Facilitating statistical significance in clinical research

SUPER SESI is aimed at enabling scientists and clinicians around the globe to measure the breath composition of their patients so as to identify biomarkers associated with a wide variety of heath problems. Ultimately, the identification of breath biomarkers will enable breath diagnostic, which is non-invasive and provide results in real time.
This analyzer can produce as much as 500 Mbytes of data to measure the composition of the breath of an individual. This data is highly complex and requires extensive post-processing and data mining to differentiate the relevant biomarkers from other non-specific species that can also be found in breath.
For this reason, SUPER SESI is accompanied by a dedicated software that greatly facilitates data handling and data mining for this specific type of data. This software is named ARIADNA, and it is currently under development.
The current version of ARIADNA is under development, and it is designed to assist each researcher individually. ARIADNA incorporates a set of menus designed to follow the natural post-processing workflow.
Obtaining statistically significant results requires measuring large population samples. Each practitioner has access to a relatively small pool of patients, which is limited by the prevalence of the health problem being studied, the size of the hospital, the number of patients under the practitioner, and other factors. In particular, obtaining a large number of control subjects with features similar to those of the patients (in terms of gender, age, etcetera) can be very challenging because patients are often young infants and elderly adults. As a result, even if the researcher has access to very good instrumentation, the results of the research are often non-conclusive because the number of patients and controls analyzed in one clinical campaign is not sufficient.
The Objective of this project is to develop a post-processing software that allows different users to share their data. Each researcher can focus on a particular health problem, while the pool of control data is shared across all researchers. The total amount of data made accessible to each user will be dramatically increased, thereby improving the statistical significance of each particular study. Ultimately, this will allow scientists to collaborate in their quest to find reliable biomarkers.
This workflow includes the following steps:
(i) Definitions and medical history template: The first menu allows the researcher to define the characteristic of interests. These characteristics might include the gender and age of the patients, clinical results, such as being positive or negative for a diagnostic procedure, or other measurements that the researcher might render of interest. In this step, the researcher defines a template for the medical history that is to be used in the study.
(ii) Import individual data: This menu provides a tool to import the data acquired with the mass spectrometer, and allows the researcher to complete the information defined in the medical history, as defined in the menu (i). Once this information is completed, this menu allows the information to be uploaded to the database. This menu also allows for the data to be edited.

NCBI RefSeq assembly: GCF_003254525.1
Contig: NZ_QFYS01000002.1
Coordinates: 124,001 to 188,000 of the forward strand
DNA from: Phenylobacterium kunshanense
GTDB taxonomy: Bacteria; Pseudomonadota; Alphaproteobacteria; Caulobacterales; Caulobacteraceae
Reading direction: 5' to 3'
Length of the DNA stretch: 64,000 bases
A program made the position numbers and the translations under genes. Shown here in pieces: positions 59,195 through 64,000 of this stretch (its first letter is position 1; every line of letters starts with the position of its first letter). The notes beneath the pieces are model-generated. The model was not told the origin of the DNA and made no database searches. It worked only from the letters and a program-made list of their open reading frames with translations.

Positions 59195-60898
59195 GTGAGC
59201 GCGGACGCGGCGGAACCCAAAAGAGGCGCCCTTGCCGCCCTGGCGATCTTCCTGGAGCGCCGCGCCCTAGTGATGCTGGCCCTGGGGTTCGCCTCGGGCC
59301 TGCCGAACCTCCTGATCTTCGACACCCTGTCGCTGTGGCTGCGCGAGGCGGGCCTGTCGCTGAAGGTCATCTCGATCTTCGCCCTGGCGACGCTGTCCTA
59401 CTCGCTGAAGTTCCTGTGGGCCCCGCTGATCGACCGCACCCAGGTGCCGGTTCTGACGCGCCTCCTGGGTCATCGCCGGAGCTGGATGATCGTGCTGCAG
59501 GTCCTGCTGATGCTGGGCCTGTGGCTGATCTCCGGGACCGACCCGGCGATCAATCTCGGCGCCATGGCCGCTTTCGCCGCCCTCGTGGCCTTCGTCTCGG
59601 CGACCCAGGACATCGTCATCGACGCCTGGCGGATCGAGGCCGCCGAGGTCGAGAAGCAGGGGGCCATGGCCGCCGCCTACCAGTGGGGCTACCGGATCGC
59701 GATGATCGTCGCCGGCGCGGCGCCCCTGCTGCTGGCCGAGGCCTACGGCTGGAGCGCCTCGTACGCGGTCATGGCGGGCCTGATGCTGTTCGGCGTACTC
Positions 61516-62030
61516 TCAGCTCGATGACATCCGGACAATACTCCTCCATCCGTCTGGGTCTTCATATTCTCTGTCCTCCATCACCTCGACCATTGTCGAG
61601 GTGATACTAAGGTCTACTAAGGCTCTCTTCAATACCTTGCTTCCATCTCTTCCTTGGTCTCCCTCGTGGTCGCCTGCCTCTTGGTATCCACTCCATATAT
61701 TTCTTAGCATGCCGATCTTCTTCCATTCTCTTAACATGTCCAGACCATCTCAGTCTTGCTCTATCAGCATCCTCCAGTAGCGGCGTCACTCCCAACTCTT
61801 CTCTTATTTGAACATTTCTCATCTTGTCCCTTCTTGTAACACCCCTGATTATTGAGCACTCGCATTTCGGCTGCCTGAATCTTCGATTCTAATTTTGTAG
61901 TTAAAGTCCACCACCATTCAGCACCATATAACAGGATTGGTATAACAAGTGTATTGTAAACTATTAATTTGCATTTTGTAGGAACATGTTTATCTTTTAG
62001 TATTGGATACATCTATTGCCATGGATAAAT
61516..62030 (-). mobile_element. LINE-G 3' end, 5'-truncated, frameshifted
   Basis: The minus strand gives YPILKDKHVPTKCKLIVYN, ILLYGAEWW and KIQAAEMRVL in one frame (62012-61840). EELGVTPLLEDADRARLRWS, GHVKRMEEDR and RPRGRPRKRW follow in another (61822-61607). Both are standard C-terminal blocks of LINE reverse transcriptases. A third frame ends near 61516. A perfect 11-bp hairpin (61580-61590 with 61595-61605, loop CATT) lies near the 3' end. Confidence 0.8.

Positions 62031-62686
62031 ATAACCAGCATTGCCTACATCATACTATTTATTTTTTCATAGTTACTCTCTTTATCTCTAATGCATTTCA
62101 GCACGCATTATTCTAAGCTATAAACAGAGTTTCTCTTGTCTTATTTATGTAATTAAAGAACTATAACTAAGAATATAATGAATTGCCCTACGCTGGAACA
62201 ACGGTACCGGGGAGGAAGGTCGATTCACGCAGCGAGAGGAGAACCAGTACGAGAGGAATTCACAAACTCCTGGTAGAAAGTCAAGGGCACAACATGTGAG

(iii) pre-process and evaluate individual data: This menu provides the tools to view and evaluate the data for each individual. This is important to make sure that the data is consistent and that its quality is correct. Basic features include: (a) view total ion counts evolution, (b) view spectra for a set of time intervals, (c) view the signal evolution in time for a given set of molecular mass ranges, and (d) cluster the signals according to their profile pattern.
This menu also provides key post-processing tools required to improve the quality of the data, these tools include: (a) calibration of the spectra, (b) time smoothing, and (c) identification of unstable time intervals.
Finally, this menu also includes a tool to identify exhalations and background signals and to quantify the quality of the data. Once this evaluation is completed, and the operator concludes that the quality of the data meets its quality standards, the results of each individual data pre-processing and evaluation are stored together with each individual data.
(iv) Campaign definition: This menu provides a set of filters and Boolean tools that the researcher can use to define the categories that are used to separate the subgroups that the researcher wishes to differentiate. The filters also allow the data mining algorithms to be a plied to a sub-group of interest.
(v & vi) Harmonization and normalization: For the selected data sets, this tool harmonizes all the data by defining the mass ranges identified in the entire population. For each mass range and each individual, this tool provides the average and the variance of the exhaled breath and the background levels. The resulting matrix is then normalized to correct for gain drifts of the instrument, which can be easily identified by measuring the intensity of calibrants.
(v) Unsupervised data mining: This menu includes blind tools to unravel the structure of the data. The most common unsupervised tool being Principal Component Analysis. This menu also provides the option to correlate different parameters, including characteristics of the medical history, quality data, harmonization data, normalization data, and signal data.
(vi) Supervised data mining: This menu includes a set of classification algorithms that are used to identify species of interests. The typical output of these algorithms is the ordered list of biomarkers and the Receiver Operating Characteristic (ROC) curve.